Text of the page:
Avoiding Scams

To avoid becoming another victim, there are a few steps you can take:

1.  Investigate direct solicitations.  

Perpetrators of estate planning schemes often solicit directly using presentations, mailers, door-to-door sales, and telemarketing.  These companies often have names that sound very legitimate and can easily be confused with more established organizations like AARP.  If someone contacts you regarding your estate plan and is not a licensed attorney, question that solicitation.  Search for the company online to verify its reputation and the type of work completed.

2.  Ask about qualifications.

As an estate planning consumer, questions are your best friend.  You should feel comfortable asking any service provider about their professional qualifications.  First, find out whether the individual is actually an attorney.  A common trait that most of these fraudulent schemes share is that the individuals providing the advice are not licensed attorneys.  Some may say that they are advisors or consultants, or that they are associated with an attorney or law firm.  A fraudulent individual will often lack legal experience and credentials, will continue to try to provide a legal solution, and then will upsell you on some type of insurance or annuity.  Ensure that you are speaking with a vetted and experienced estate planning attorney who is licensed to practice law in your state.

3.  Purchase additional products carefully.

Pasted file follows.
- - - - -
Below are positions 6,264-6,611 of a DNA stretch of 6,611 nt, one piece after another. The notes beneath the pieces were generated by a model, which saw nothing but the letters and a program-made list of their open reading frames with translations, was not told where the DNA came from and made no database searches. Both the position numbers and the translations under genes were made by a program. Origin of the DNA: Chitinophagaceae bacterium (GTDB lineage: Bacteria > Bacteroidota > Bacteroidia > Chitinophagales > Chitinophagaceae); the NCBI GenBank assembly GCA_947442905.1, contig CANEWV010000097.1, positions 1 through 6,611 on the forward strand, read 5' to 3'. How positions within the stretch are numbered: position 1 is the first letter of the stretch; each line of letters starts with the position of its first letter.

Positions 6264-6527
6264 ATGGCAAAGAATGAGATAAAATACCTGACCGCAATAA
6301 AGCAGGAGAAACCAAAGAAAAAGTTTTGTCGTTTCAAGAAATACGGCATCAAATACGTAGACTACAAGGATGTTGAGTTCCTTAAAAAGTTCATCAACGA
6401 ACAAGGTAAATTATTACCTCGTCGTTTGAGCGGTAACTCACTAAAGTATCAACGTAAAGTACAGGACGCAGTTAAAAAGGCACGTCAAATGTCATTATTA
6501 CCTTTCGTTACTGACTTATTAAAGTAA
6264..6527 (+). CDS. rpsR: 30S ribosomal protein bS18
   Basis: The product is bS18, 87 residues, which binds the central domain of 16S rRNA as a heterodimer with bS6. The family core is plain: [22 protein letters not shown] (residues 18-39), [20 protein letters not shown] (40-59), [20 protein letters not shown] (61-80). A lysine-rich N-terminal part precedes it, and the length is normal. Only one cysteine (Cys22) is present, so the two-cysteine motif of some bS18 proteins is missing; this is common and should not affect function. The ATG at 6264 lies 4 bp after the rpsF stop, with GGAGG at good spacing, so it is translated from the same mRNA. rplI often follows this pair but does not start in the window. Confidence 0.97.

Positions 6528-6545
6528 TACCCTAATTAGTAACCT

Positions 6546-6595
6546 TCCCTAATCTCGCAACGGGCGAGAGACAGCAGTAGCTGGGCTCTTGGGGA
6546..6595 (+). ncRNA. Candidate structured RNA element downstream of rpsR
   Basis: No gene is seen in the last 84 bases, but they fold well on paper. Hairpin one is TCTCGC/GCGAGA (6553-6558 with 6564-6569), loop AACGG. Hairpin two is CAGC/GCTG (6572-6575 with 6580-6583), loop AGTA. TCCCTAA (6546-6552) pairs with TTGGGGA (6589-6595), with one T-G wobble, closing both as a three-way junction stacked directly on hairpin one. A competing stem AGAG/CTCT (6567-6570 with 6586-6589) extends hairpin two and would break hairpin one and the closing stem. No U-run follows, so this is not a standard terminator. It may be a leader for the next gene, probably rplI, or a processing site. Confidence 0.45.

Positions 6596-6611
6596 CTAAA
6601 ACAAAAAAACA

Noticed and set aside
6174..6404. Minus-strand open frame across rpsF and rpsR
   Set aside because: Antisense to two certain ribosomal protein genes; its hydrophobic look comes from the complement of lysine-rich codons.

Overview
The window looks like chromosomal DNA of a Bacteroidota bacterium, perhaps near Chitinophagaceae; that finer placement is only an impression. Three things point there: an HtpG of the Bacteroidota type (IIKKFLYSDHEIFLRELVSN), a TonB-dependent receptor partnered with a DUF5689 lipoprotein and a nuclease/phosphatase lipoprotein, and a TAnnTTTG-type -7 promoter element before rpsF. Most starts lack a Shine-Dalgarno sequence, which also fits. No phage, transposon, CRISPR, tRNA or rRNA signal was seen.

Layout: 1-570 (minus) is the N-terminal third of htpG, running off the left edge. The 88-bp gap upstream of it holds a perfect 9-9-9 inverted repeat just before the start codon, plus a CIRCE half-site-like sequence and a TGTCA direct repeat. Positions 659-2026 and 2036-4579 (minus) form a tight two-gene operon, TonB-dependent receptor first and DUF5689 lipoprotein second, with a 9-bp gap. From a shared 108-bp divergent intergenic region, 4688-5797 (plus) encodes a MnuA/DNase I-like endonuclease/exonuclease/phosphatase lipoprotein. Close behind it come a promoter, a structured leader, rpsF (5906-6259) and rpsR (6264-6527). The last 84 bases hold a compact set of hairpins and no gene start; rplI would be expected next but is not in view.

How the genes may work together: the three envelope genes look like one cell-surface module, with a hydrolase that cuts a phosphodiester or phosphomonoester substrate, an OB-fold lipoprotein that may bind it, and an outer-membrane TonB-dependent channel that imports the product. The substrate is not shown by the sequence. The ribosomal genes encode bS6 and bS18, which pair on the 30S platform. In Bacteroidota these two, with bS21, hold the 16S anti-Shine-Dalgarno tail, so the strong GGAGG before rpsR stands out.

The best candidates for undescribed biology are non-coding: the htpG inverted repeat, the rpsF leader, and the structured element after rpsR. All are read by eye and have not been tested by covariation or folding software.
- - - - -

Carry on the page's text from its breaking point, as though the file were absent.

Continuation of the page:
Additional products in these contexts are consistently used to swindle older people by having them invest in items with little pay-off that provide ridiculous commissions for these sales agents and fraudsters.  Additionally, be cautious of trusts described as “pure,” “constitutional trusts,” or “pure equity trusts,” as well as how instruments such as promissory notes are used.

4.  Report suspicious activity to local officials.  

Contact your local law enforcement officials if you suspect that you have encountered fraudulent activity to verify whether there is reason for concern.  You can also contact the National Fraud Hotline at 1-800-876-7060 to log your concern and get help so you can avoid further involvement with fraudulent organizations.  If you are in Tennessee, also consider checking the State Attorney General's Consumer Resource information.

We Can Help

Estate planning can be a complex yet highly rewarding journey.  Our team at James D. Foster, Attorney at Law, PLLC, knows how to help you navigate the various options that exist for your situation so that you can design an estate plan that actually protects you and your loved ones.  Contact us or call with our office today.


[1] Katherine Skiba, Older Americans Hit Hard by Financial Fraud, AARP (Feb. 28, 2019)

Posted by Jim Foster

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Jim Foster